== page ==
The article goes on to say that – “In an effort to address privacy concerns, those behind the trial say it will ‘not create a centralised law enforcement database’ that would allow any officer to search for information on individuals.

The problem is that the government have already announced a new centralised biometric database and a centralised NHS database alongside other local government and government agency databases.

It was only last October that a new super-database being built for the police represented a “grave” risk to privacy, a leading human rights group said. It is called the law enforcement data service (LEDS).

Liberty claims the government is glossing over concerns that the database, the largest built for British law enforcement, threatens civil liberties. The group fears it gives massive power to the state at the expense of millions of Britons.

The Guardian reported their concerns as well. “The Home Office has had consultation meetings with groups and experts concerned about privacy ahead of the super-database becoming operational later this year. Liberty said it has quit them in protest, damaging government hopes of neutralising civil liberties concerns.”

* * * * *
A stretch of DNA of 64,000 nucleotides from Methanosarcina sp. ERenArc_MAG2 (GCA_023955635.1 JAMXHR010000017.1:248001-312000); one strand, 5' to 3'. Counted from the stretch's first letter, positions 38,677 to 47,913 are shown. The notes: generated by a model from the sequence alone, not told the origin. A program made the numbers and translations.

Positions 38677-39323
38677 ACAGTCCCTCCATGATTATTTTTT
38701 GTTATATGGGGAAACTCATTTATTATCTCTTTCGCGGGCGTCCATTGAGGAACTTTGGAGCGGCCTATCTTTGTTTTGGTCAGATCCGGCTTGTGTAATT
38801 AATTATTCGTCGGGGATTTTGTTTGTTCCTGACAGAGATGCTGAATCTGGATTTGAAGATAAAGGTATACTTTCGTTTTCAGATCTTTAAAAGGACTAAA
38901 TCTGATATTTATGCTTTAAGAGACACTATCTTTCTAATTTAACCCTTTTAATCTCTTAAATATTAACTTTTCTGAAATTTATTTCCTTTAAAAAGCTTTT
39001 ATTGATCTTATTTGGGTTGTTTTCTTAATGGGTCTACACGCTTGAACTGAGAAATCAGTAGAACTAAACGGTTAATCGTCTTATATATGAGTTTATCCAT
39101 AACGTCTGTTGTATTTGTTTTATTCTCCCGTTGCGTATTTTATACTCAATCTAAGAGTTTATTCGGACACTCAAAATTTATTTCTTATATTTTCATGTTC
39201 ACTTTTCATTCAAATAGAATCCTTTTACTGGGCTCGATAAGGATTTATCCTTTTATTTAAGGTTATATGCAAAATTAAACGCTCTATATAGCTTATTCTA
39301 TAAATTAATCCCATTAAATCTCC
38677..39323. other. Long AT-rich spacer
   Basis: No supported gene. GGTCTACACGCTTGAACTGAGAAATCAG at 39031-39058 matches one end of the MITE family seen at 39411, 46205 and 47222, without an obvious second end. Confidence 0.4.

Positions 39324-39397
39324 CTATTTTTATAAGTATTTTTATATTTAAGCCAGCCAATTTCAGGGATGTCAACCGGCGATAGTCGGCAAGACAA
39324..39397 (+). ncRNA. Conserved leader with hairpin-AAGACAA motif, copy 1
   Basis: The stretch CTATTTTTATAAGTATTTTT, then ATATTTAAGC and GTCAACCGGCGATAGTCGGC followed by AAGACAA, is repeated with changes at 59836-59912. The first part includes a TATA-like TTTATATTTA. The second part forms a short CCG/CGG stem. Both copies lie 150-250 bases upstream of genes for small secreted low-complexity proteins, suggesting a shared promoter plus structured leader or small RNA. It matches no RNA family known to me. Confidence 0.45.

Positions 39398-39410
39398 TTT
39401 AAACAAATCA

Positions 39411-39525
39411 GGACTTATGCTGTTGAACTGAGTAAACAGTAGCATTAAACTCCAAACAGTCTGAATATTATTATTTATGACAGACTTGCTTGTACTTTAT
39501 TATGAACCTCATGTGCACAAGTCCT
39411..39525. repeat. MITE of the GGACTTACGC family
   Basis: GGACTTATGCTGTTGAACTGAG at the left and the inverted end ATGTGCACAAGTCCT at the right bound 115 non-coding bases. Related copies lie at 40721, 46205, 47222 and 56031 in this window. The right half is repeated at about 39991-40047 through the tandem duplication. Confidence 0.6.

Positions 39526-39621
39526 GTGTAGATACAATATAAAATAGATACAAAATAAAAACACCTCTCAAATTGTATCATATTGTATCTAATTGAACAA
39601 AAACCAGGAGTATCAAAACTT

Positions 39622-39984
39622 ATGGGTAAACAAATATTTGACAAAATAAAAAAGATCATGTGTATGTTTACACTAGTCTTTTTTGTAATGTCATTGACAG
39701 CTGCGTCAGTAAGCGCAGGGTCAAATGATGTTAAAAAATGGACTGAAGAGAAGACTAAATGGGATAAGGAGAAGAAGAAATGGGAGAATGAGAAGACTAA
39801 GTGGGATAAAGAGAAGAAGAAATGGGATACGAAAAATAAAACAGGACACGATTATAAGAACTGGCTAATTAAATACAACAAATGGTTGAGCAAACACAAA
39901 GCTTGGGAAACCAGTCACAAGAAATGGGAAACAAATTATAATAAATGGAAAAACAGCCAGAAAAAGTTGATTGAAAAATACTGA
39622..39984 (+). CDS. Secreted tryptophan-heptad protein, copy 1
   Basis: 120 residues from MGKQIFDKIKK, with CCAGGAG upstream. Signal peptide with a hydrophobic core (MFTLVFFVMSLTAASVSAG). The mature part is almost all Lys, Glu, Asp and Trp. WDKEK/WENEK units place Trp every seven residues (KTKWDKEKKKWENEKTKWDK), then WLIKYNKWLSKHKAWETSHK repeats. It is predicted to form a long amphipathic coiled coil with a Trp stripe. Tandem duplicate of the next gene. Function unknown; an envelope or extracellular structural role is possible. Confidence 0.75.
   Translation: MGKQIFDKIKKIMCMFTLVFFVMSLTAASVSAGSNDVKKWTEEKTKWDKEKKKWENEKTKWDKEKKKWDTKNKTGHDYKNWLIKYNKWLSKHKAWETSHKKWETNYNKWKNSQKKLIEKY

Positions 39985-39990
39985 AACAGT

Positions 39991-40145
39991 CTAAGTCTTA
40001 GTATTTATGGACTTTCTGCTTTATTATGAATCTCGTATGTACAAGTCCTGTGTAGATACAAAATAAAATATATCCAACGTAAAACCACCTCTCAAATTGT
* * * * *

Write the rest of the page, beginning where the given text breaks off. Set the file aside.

Liberty said in one meeting it was told the new database would include information the government and the police have no legal basis to hold but will do so anyway. The government have actually admitted it is breaking the law.

Home office documents have confirmed that the government accepts that large amounts of the data will have nothing to do with crime that will be used on the database and also confirms that other government agencies like tax inspectors, border control and even credit reference agencies will have access.

Liberty boycotted the Home Office’s meetings because it feared they were a sham and that its continued participation would allow the government to claim it is taking civil liberty concerns into account when the opposite was true.

The Guardian also quoted Hannah Couchman, of Liberty, who said: “Having enormous amounts of our personal information held on this super-database represents a grave threat to our privacy. While the collection of a few pieces of personal data can seem innocuous, combining it with other information can create an intrusive personal profile.

“In the UK, we have a long-held principle of policing by consent. We must be able to trust the police to protect our privacy and our fundamental rights and the Home Office must take seriously the threats this super-database raises.”

A government document said: “The volume of records involved is substantial; there are around 55.4 million driver records and 54.8 million vehicle records whilst there are approximately 10.7 million criminal records, thus non-criminal records form a substantial part of the PNC [police national computer].

The police database also holds 12 million images.

Couchman said: “Even more sinister is the creeping reliance on data-driven surveillance and algorithms the police use to make decisions about us – leading to conclusions which may be inaccurate or biased.”